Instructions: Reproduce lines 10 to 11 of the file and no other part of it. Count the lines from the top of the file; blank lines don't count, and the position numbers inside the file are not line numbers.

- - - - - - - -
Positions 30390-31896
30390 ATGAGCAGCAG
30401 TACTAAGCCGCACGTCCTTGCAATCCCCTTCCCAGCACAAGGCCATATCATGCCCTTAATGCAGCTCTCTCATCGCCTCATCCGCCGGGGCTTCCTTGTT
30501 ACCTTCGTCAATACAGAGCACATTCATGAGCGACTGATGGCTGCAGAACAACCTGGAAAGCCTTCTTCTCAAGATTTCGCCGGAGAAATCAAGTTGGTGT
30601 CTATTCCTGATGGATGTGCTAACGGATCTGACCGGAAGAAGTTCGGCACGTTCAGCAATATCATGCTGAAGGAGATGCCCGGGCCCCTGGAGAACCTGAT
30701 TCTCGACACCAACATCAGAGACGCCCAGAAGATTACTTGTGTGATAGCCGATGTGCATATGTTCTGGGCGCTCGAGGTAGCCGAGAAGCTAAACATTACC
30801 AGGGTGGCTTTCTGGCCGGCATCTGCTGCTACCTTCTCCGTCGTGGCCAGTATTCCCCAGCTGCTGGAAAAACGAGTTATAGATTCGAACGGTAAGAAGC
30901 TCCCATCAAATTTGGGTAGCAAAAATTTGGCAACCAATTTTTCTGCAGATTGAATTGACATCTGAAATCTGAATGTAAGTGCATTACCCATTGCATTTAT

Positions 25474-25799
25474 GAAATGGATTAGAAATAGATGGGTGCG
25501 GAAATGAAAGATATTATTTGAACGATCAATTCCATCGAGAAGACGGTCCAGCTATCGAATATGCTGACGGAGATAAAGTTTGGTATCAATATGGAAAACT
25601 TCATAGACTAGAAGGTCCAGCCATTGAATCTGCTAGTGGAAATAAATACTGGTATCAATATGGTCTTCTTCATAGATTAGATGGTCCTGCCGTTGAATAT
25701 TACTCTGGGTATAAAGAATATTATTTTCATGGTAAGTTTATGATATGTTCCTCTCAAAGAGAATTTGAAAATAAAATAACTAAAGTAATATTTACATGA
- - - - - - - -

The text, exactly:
25474 GAAATGGATTAGAAATAGATGGGTGCG
25501 GAAATGAAAGATATTATTTGAACGATCAATTCCATCGAGAAGACGGTCCAGCTATCGAATATGCTGACGGAGATAAAGTTTGGTATCAATATGGAAAACT